A child’s brain is vulnerable – that is why a traumatic experience can negatively impact its development

Adversity early in life is one of the major risk factors that lead to behavioral and psychological problems in adulthood. High rates of aggressive behavior, post-traumatic stress disorder, anxiety disorder, suicidality, and depression have been observed in adults who went through maltreatment as a child.

Traumatic experiences in childhood can lead to increased drug use and dependence

People who experienced trauma as a child start taking drugs when they are still young. Experiencing stressful events while young can have a huge impact on stressful events that happen later in life. When you factor in unemployment and divorce to the traumatic experience during childhood, the likelihood of developing an addiction or psychological disorders is increased.

Extreme trauma during childhood can shrink the brain

Studies have shown that extreme emotional neglect and trauma can lead to brain development becoming depressed, which leads to a reduction in brain size and the changing of its structure and atrophy is some areas.

Looking the at the image above, the brain on the left is much large compared to the one on the right and has fewer structures, even though the children are of the same age. This difference is huge and it is not the result of any physical injury or abuse – it is the result of extreme emotional neglect and trauma.

Brain chemicals like oxytocin and cortisol help the brain cope with the management of stress and emotions

Oxytocin is a hormone that the brain produces naturally. It is known as the hormone of love and it promotes the bond between romantic partners, as well as mother and baby, and helps with the regulation of emotions and sociability. Each person produces different amounts of the hormone in their brain. Even though men and women regulate their oxytocin differently, it is important to our day-to-day functioning all the same. The way we react to stress depends on the variation in the oxytocin gene.

The oxytocin system’s development, which begins developing in the womb and resumes developing after birth, can be influenced by environmental factors as well. The crucial changes happen during babyhood, pre-pubescence, and adolescence, depending on our experiences. Negative or positive experiences during childhood can mold the oxytocin system.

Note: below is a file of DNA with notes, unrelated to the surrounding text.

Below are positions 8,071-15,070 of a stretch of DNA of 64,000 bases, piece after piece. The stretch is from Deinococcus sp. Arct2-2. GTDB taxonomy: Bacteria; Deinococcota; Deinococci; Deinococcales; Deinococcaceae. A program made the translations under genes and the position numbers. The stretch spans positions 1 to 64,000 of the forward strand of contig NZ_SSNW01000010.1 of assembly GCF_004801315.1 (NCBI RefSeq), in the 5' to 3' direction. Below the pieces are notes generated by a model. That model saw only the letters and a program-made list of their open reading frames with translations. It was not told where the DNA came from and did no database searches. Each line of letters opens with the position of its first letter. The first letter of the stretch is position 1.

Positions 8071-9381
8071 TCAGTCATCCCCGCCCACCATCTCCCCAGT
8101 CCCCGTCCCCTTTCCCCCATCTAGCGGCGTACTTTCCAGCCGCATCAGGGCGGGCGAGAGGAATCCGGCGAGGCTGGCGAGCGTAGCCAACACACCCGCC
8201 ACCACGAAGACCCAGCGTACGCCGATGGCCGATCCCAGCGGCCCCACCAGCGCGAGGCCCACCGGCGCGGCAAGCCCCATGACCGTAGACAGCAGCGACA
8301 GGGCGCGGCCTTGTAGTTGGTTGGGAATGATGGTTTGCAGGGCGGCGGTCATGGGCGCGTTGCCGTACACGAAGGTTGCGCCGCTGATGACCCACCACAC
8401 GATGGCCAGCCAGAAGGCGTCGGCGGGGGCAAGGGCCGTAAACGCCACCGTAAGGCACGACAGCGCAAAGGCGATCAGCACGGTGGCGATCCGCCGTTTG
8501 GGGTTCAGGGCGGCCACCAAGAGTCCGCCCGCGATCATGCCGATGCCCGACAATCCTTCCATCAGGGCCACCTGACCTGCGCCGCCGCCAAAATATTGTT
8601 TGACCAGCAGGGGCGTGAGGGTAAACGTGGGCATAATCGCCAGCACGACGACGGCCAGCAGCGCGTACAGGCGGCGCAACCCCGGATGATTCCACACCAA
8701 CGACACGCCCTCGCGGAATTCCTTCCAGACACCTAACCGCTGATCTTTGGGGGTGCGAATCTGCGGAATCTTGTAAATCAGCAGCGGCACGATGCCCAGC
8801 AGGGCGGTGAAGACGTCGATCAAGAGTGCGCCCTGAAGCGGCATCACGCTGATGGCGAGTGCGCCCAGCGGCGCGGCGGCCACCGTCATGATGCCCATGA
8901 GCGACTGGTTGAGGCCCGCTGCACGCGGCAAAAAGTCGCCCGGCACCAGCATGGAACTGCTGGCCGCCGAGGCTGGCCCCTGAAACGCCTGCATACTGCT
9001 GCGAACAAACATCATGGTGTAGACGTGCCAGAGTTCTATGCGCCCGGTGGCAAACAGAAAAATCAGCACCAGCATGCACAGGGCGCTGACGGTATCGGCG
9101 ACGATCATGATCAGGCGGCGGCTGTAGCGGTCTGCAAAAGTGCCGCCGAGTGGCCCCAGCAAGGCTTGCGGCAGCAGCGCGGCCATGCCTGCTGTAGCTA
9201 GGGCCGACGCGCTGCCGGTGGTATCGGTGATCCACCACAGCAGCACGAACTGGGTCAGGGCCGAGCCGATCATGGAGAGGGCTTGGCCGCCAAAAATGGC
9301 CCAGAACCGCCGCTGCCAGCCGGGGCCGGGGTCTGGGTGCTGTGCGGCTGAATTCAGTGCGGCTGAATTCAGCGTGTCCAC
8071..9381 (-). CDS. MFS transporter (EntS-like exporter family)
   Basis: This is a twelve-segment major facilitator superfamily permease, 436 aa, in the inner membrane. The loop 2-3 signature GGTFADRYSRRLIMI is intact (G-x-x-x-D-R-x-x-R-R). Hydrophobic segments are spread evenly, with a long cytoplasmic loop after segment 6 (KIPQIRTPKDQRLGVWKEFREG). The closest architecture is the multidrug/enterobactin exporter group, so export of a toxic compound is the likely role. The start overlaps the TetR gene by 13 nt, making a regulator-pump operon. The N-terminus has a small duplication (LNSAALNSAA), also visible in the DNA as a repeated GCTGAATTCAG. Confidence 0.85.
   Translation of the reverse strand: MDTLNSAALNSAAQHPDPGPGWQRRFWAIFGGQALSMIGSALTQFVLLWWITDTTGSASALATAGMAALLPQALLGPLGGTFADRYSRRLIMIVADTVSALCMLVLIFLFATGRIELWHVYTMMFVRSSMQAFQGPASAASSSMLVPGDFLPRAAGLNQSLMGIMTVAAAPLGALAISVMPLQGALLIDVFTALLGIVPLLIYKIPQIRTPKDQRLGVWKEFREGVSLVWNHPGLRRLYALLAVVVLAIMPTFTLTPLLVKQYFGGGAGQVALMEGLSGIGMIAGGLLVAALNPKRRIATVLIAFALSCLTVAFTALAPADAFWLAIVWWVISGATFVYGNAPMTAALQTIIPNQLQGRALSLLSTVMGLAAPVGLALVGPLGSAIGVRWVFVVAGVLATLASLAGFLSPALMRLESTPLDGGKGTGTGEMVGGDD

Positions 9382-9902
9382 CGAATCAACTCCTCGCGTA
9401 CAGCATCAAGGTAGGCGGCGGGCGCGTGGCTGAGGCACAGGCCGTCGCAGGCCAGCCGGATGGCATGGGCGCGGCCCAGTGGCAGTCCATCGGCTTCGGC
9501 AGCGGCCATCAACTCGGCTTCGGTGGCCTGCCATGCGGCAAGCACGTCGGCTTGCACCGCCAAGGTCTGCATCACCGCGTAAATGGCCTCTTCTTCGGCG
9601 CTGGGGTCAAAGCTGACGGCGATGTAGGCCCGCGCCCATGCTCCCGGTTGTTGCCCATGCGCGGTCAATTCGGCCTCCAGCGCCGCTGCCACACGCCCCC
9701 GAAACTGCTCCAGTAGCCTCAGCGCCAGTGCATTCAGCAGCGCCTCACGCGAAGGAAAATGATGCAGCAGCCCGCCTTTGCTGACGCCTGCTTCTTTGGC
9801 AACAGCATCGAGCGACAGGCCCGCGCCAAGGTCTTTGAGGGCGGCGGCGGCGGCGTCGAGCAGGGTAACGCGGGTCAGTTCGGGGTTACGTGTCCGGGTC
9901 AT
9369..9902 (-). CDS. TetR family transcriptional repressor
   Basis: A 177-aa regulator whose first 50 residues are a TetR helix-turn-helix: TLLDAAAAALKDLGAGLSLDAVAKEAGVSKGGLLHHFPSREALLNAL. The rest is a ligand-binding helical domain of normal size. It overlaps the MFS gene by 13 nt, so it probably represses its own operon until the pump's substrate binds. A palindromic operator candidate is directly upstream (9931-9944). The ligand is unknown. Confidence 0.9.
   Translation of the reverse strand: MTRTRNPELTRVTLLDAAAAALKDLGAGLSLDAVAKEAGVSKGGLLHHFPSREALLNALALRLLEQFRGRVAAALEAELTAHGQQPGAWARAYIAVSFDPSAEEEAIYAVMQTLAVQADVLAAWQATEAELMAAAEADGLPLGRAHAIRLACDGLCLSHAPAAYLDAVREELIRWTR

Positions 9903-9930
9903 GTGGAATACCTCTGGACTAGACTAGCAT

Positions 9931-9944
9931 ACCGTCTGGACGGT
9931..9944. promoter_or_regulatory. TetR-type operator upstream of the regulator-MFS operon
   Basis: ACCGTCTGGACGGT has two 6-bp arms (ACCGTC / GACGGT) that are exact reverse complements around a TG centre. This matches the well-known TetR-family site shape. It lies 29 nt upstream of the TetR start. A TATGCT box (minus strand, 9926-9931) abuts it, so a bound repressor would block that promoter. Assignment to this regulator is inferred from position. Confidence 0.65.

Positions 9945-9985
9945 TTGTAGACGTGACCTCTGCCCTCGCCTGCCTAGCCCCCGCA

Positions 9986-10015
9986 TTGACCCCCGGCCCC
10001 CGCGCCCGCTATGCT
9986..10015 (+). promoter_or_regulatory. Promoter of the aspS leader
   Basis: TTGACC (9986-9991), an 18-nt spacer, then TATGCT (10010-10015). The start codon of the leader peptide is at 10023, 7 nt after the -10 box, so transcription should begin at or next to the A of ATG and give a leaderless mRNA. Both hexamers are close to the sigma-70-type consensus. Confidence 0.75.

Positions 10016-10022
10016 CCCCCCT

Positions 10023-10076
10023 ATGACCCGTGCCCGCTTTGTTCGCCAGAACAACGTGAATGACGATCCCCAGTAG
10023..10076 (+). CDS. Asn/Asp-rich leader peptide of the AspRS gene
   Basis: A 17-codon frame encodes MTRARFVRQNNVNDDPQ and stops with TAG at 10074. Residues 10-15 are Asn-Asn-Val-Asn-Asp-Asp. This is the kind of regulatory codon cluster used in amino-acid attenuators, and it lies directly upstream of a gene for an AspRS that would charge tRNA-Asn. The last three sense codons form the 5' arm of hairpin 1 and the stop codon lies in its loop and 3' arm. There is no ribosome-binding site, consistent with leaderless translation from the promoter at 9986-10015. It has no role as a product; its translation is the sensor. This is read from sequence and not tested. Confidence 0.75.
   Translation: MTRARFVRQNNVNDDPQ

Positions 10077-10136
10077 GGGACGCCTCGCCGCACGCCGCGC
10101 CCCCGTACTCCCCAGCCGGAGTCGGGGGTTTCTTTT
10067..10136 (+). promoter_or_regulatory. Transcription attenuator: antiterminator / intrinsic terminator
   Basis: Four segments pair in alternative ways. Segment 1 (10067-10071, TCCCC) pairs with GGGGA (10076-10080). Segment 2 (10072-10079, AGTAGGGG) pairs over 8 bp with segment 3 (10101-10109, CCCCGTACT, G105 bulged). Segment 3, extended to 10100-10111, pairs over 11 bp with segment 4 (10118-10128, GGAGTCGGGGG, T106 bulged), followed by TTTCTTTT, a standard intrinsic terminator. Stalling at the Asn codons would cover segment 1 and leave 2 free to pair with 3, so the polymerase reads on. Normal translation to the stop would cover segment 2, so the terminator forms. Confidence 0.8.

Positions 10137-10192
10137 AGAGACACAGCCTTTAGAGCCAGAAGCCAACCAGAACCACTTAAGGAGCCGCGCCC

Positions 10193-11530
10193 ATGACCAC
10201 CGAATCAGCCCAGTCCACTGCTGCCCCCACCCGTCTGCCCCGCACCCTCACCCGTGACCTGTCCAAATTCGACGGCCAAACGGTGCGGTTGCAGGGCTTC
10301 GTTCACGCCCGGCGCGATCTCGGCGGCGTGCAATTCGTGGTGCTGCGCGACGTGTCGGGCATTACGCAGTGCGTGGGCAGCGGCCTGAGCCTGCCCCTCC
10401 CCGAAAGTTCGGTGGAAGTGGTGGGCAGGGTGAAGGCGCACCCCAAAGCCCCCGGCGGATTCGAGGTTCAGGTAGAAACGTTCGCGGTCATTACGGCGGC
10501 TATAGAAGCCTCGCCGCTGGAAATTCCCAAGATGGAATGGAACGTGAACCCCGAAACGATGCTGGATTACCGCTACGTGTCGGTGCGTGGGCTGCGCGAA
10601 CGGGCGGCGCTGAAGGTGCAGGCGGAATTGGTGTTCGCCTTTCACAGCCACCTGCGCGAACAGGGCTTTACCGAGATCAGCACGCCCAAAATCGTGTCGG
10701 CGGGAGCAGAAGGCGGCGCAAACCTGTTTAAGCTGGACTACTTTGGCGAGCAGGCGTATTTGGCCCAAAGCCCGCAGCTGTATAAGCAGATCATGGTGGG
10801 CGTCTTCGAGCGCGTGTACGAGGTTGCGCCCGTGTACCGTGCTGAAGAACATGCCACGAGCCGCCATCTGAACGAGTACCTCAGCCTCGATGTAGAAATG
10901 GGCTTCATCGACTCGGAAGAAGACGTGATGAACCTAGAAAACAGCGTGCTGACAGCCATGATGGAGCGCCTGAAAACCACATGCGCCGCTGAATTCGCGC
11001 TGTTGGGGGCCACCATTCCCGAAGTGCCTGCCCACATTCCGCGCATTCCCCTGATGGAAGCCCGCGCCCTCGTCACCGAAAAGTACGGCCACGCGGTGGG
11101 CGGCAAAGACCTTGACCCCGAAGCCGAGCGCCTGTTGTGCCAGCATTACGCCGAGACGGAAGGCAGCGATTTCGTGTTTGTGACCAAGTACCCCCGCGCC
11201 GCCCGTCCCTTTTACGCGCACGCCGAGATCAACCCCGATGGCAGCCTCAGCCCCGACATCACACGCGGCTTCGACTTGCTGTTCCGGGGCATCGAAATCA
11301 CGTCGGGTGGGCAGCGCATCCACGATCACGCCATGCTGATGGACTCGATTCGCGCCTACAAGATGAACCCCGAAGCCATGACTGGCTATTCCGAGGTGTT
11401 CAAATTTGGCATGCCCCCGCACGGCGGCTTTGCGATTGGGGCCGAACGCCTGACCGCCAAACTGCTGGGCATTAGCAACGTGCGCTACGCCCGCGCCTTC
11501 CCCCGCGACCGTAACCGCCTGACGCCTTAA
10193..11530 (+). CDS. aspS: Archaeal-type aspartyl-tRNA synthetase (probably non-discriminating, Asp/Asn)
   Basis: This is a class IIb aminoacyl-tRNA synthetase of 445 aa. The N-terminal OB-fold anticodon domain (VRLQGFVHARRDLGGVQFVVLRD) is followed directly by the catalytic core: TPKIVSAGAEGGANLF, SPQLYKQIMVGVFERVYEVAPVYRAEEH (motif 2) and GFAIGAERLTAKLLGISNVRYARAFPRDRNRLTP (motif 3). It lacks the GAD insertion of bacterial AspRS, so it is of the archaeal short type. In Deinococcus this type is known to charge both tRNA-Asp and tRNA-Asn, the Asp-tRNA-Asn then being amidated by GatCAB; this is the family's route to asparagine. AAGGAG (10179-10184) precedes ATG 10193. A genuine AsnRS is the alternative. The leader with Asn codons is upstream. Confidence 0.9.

When children have loving and nurturing parents, the oxytocin system can develop normally. On the other hand, exposure to trauma, like illness and stress, can affect the functioning and development of oxytocin and its receptor in the brain.

Studies in mice have shown that early life trauma alters the functioning of the oxytocin receptor

These changes are long-lasting and impact behavioral outcomes in a major way. When the mice were exposed to adversity early in life, depressive and anxiety disorders increased and persisted throughout adulthood.

The same is true in humans that have experienced childhood trauma. Women that were abused as children had low oxytocin levels in their adult lives. Men who experienced stress in childhood also had low levels of oxytocin. The levels of oxytocin were also low in children who were raised in a Romanian orphanage under neglectful conditions.

An altered oxytocin system is associated with poor stress management and an increased risk of becoming dependant on drugs

On the other hand, an oxytocin system that is well-regulated displayed greater resilience against addiction and excessive drug use. Studies on animals show that oxytocin can reduce anxiety, minimize the effects of drugs, improve stress management, minimize anxiety and boost the reward system associated with a social connection. While the results are promising, more studies on humans are needed.